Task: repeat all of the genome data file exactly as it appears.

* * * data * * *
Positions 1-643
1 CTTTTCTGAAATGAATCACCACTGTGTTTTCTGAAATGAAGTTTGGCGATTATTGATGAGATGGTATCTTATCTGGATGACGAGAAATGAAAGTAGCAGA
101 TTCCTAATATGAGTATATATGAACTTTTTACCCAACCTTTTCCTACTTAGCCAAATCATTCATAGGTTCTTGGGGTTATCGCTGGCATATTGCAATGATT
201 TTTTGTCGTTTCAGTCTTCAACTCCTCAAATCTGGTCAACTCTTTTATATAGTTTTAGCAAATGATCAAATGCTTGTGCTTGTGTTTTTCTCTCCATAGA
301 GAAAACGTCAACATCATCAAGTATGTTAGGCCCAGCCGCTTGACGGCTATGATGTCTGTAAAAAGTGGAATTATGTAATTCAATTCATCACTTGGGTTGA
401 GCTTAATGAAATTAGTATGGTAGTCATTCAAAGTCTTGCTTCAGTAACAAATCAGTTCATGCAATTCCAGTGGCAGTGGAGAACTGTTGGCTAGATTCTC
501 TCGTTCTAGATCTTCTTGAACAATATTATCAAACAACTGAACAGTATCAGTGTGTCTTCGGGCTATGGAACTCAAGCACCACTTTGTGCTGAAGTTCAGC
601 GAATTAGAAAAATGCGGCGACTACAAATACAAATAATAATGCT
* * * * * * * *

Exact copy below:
Positions 1-643
1 CTTTTCTGAAATGAATCACCACTGTGTTTTCTGAAATGAAGTTTGGCGATTATTGATGAGATGGTATCTTATCTGGATGACGAGAAATGAAAGTAGCAGA
101 TTCCTAATATGAGTATATATGAACTTTTTACCCAACCTTTTCCTACTTAGCCAAATCATTCATAGGTTCTTGGGGTTATCGCTGGCATATTGCAATGATT
201 TTTTGTCGTTTCAGTCTTCAACTCCTCAAATCTGGTCAACTCTTTTATATAGTTTTAGCAAATGATCAAATGCTTGTGCTTGTGTTTTTCTCTCCATAGA
301 GAAAACGTCAACATCATCAAGTATGTTAGGCCCAGCCGCTTGACGGCTATGATGTCTGTAAAAAGTGGAATTATGTAATTCAATTCATCACTTGGGTTGA
401 GCTTAATGAAATTAGTATGGTAGTCATTCAAAGTCTTGCTTCAGTAACAAATCAGTTCATGCAATTCCAGTGGCAGTGGAGAACTGTTGGCTAGATTCTC
501 TCGTTCTAGATCTTCTTGAACAATATTATCAAACAACTGAACAGTATCAGTGTGTCTTCGGGCTATGGAACTCAAGCACCACTTTGTGCTGAAGTTCAGC
601 GAATTAGAAAAATGCGGCGACTACAAATACAAATAATAATGCT